Most of us do not talk to our best friends the way we talk to ourselves. We wouldn‚Äôt be saying such things as, ‚ÄúYou are a failure,‚ÄĚ and ‚ÄúYou never do anything right.‚ÄĚ
What makes it difficult to be our own friend is what the famous psychiatrist, Carl Jung, said about himself: ‚ÄúWhat if I discover that the least amongst them all, the poorest of all the beggars, the most impudent of all the offenders, the very enemy himself ‚Äď that these are within me, and that I myself stand in need of the alms of my own kindness ‚Äď that I myself am the enemy who must be loved ‚Äď what then?‚ÄĚ
as our best friend would.
Unfortunately, when we do not love ourselves, we act in ways that make it difficult to accept ourselves. ‚ÄúWe cover our insecurities by broadcasting our successes, criticizing whoever is present, becoming overextended and unable to say ‚ÄėNo,‚Äô criticizing ourselves to get sympathy, taking no risks that might fail‚Ä¶‚ÄĚ1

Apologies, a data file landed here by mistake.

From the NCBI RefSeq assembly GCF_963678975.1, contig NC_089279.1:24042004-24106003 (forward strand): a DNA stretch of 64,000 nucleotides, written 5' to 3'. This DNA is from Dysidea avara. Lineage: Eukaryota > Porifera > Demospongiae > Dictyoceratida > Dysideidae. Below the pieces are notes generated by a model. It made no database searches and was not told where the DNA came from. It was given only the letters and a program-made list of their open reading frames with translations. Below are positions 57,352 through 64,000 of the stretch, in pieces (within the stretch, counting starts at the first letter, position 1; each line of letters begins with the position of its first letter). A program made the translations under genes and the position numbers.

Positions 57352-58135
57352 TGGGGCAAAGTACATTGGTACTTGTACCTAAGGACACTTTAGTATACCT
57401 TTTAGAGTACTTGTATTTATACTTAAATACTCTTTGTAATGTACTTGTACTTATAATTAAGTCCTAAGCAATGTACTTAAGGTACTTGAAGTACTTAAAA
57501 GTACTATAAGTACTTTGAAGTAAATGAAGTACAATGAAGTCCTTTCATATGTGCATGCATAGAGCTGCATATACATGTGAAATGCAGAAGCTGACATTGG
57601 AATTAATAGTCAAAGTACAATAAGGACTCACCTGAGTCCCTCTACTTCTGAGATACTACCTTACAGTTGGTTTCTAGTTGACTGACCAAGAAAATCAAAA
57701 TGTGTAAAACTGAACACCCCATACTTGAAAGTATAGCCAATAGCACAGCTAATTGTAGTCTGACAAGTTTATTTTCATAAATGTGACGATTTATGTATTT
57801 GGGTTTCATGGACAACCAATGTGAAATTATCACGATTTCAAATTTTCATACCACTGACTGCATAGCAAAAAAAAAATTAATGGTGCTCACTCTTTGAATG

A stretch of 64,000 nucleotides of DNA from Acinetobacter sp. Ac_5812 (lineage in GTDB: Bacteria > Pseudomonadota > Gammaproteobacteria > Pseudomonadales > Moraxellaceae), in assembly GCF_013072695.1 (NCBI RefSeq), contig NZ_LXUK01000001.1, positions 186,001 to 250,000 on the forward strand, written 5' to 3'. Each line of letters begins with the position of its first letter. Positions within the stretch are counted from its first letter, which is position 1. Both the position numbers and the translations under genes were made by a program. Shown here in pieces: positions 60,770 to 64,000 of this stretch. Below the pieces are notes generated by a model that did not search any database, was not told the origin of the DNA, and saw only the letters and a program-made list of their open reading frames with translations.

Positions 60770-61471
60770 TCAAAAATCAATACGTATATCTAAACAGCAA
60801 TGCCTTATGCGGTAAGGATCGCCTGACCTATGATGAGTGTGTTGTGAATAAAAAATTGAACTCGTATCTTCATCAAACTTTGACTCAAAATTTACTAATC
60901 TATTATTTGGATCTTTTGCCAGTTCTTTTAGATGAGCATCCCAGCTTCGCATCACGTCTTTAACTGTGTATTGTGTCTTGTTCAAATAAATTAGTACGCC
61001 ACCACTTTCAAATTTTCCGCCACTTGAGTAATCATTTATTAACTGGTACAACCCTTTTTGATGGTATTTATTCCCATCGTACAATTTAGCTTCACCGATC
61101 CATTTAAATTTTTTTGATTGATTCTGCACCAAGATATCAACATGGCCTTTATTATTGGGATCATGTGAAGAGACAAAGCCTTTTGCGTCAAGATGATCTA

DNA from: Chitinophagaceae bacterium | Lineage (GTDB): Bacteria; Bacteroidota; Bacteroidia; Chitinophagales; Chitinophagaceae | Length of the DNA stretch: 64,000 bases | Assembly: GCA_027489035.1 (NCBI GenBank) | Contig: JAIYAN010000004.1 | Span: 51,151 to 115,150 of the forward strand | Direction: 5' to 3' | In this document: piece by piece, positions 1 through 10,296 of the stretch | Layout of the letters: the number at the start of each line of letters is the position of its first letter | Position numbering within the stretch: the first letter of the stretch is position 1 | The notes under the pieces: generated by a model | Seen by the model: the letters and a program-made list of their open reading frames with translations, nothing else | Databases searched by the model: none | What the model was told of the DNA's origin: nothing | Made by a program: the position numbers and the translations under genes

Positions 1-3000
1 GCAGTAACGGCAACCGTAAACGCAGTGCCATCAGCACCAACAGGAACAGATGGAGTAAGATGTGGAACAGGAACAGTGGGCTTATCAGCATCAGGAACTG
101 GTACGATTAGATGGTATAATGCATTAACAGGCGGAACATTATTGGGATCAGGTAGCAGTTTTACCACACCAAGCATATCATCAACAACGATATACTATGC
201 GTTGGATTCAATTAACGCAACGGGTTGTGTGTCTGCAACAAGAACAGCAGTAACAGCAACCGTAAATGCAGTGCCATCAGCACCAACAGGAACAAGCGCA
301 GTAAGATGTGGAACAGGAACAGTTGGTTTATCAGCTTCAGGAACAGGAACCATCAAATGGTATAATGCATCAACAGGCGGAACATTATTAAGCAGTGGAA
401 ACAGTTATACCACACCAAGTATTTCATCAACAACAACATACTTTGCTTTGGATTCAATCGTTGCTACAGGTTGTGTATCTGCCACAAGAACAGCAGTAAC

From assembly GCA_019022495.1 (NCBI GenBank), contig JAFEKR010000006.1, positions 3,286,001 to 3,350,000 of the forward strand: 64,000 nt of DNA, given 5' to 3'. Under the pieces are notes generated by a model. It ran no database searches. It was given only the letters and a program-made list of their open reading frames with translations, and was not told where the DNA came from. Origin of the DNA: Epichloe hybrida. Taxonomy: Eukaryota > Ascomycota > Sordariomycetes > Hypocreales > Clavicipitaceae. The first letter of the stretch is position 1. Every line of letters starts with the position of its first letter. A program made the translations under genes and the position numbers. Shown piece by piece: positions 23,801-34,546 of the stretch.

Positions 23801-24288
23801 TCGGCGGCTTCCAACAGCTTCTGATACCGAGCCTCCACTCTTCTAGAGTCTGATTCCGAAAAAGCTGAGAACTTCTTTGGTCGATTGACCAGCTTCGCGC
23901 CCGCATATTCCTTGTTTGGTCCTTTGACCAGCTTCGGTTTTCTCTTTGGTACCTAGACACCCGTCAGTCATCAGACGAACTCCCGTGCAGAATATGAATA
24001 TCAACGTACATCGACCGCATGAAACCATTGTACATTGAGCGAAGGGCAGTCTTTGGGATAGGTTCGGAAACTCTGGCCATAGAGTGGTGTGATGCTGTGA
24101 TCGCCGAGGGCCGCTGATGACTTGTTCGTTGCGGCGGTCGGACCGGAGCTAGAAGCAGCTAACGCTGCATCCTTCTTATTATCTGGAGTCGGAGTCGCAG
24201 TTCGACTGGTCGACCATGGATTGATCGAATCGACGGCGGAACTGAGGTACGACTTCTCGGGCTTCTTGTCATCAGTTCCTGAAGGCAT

Dr. William E. Austin is a licensed psychotherapist and holds a Doctor of Divinity degree. He is a therapist with Tidewater Pastoral Counseling Services . He is well known for his warmth and sense of humor. His book, Creating Our Safe Place - Articles on Healthy Relationships, can be purchased through www.amazon.com.
Tidewater Pastoral Counseling: 623-2700
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